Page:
•   
  •   
  •   

Politics Two conservatives resign from Biden's Supreme Court commission

10:35  16 october  2021
10:35  16 october  2021 Source:   thehill.com

Why Latinos need Supreme Court reform

  Why Latinos need Supreme Court reform The recent decisions by the court’s conservative majority have demonstrated a trend of partisanship that does not serve Latinos. If there is to be true justice for Latinos, the country's largest minority group since 2003, the court needs to be reformed. The current conservative majority cannot be trusted to protect the civil and constitutional rights of Latinos.One problem with the court is that it is not reflective of the public. Although Democratic candidates have won the popular vote in seven of the last eight presidential elections, Republicans have placed six justices on the court in lifetime appointments.

Two conservative members have resigned from the bipartisan panel President Biden assembled to study proposals for reforming the Supreme Court.

a large building with United States Supreme Court Building in the background: U.S. Supreme Court © Greg Nash U.S. Supreme Court

The departures Friday came from University of Virginia law professor Caleb Nelson, a former clerk to Justice Clarence Thomas, and Harvard Law professor Jack Goldsmith, former top official in the Justice Department's Office of Legal Counsel under President George W. Bush.

Nelson confirmed to The Hill that he resigned, adding "it was an honor for me to be part of the Commission." Goldsmith did not immediately respond to requests for comment.

Two women sue Nebraska in order to be recognized as legal parents of sons they had as a couple

  Two women sue Nebraska in order to be recognized as legal parents of sons they had as a couple Two women are suing Nebraska after being denied parental rights over sons they had when they were a couple. Each woman gave birth to one son.Erin Porterfield and Kristen Williams started their family in 2002 using assisted reproductive technology. Each woman gave birth to one of their sons, now 16 and 18, and both are considered a “person that has put themselves in the position of a parent,” for both sons, but with no legal parental right.

The White House expressed its appreciation for the professors' five-month tenure on the commission, but did not provide an explanation for the departures.

"These two commissioners have chosen to bring their involvement to a close," White House spokesman Andrew Bates said in a statement. "We respect their decision and very much appreciate the significant contributions that they made during the last 5 months in terms of preparing for these deliberations."


Video: Biden's Supreme Court reform commission wraps up its work (CBS News)

The resignations came a day after the commission released preliminary findings that assessed the advantages and drawbacks of several court reform proposals.

Supreme Court signals willingness to allow Kentucky attorney general to defend state's abortion law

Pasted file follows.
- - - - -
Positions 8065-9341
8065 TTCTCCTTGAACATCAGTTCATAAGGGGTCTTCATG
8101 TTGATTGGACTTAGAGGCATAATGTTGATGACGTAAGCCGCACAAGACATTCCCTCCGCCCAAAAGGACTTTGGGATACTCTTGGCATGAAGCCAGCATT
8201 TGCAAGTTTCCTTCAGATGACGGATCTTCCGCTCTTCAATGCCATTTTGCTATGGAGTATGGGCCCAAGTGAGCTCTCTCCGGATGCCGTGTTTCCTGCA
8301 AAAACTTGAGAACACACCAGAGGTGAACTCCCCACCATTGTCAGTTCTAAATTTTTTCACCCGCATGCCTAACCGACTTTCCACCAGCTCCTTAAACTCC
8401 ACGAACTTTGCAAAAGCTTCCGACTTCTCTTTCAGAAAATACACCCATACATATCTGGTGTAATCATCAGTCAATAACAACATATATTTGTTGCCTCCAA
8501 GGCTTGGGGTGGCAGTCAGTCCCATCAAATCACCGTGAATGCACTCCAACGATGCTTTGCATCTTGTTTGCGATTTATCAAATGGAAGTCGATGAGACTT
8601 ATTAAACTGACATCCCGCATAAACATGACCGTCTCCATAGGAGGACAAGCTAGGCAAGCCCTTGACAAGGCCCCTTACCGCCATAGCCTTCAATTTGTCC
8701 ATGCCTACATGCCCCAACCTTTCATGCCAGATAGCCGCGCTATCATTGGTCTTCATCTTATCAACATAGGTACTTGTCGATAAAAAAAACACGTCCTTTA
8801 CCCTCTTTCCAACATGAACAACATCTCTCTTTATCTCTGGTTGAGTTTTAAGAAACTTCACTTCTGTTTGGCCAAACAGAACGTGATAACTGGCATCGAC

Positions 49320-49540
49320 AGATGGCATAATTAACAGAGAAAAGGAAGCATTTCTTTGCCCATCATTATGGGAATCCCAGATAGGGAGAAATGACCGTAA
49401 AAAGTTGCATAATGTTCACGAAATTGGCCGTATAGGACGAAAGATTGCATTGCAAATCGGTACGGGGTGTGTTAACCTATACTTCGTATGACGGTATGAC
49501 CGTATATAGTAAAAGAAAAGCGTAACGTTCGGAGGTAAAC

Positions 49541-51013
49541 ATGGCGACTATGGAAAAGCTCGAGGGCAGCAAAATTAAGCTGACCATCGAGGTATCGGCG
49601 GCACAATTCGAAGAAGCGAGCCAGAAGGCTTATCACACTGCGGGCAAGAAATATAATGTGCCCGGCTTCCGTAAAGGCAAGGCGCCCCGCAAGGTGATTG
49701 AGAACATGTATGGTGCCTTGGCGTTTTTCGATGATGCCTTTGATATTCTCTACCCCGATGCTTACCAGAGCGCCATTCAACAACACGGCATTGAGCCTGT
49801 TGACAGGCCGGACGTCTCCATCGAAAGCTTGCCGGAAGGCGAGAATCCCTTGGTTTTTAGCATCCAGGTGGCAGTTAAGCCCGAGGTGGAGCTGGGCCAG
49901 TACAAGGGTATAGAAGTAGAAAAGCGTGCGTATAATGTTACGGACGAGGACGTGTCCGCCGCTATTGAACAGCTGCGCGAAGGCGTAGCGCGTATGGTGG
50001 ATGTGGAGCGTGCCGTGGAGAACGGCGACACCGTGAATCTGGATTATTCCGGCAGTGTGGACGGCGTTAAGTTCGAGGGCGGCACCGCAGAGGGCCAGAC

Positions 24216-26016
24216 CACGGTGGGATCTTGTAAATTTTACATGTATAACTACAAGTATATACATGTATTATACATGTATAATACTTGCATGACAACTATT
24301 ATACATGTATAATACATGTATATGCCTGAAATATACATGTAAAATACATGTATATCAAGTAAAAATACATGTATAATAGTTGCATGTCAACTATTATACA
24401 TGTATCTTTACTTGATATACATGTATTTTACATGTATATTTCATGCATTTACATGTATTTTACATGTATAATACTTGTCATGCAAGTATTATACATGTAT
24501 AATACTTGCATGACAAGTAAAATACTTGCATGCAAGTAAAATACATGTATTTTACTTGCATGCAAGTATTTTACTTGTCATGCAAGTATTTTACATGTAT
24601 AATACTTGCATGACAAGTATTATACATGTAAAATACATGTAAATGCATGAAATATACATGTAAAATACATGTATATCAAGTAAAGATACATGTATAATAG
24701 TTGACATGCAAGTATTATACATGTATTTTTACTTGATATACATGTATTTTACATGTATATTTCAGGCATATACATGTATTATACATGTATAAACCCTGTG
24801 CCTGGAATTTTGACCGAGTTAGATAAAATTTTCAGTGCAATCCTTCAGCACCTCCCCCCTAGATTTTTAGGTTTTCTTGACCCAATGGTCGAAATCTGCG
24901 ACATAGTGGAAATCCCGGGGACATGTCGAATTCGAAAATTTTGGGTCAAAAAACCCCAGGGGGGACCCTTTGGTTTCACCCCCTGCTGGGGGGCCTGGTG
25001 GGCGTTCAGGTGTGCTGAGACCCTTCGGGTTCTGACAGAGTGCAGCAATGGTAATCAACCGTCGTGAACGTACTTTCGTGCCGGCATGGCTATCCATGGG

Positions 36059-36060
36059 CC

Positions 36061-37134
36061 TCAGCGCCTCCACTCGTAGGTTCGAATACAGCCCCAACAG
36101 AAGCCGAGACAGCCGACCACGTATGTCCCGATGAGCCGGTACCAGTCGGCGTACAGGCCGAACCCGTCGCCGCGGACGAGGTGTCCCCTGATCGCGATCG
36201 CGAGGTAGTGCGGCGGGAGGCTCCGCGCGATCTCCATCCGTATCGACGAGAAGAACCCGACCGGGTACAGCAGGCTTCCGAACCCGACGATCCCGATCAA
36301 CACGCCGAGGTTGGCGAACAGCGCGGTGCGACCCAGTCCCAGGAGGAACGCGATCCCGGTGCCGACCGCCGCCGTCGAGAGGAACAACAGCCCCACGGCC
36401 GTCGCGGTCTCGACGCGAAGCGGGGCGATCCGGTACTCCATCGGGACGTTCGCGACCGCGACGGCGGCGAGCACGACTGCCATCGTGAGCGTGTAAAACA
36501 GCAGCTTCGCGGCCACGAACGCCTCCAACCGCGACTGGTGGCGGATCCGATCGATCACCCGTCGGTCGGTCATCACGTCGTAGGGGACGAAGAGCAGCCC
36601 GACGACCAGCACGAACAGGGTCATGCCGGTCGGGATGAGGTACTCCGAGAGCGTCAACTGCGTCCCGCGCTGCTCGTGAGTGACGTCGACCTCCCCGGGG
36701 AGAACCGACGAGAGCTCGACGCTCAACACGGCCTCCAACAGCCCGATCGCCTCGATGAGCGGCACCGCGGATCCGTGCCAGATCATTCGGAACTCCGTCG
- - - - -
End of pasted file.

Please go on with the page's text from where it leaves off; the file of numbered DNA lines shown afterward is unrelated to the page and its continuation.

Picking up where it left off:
Supreme Court signals willingness to allow Kentucky attorney general to defend state's abortion law The case comes to the high court as advocates on both sides of the abortion debate are questioning the court's commitment to its Roe v. Wade decision.Most of the justices Tuesday appeared to be leaning toward allowing Kentucky Attorney General Daniel Cameron to defend a 2018 law banning dilation and evacuation abortions, a procedure commonly performed in the second trimester of pregnancy.

Although the commission did not take positions on the potential measures, the draft report sounded a note of caution about the risks associated with adding justices to the bench, a measure favored by some liberals.

When the commission convened Friday, several liberal members criticized the draft discussion materials over its treatment of the court expansion proposal, according to excerpts of the meeting distributed by the progressive court reform advocacy group Demand Justice.

Harvard law professor Laurence Tribe said the draft report "created the impression that although as a theoretical matter enlarging the court is a possibility, the arguments for it are swamped by the arguments against."

"I think a report that pours cold water on the one clearly legitimate exercise of congressional power to respond to a major jurisprudential trend ... would be a report I would have trouble signing," Tribe said, according to excerpts of his remarks.

The debate over reform comes amid a recent dropoff in the 6-3 conservative majority court's approval rating and at the start of a blockbuster term in which the justices will hear a direct challenge to the landmark 1973 decision in Roe v. Wade and a gun rights case that could result in the expansion of the Second Amendment.

The court faced backlash for several controversial rulings made recently under its emergency procedures, or so-called shadow docket, and an explosive term with the potential to drastically alter American life could amplify calls from the left for the High Court's overhaul.

Texas' six-week abortion ban: Biden administration takes case back to Supreme Court .
Supreme Court justices are expected to move swiftly to address Texas' abortion law after an emergency appeal by the Biden administration.The appeal gives the high court a chance to temporarily block enforcement of the most restrictive abortion law in the country for the second time in as many months and represents the latest development in a whirlwind of litigation around the Texas ban.

usr: 0
This is interesting!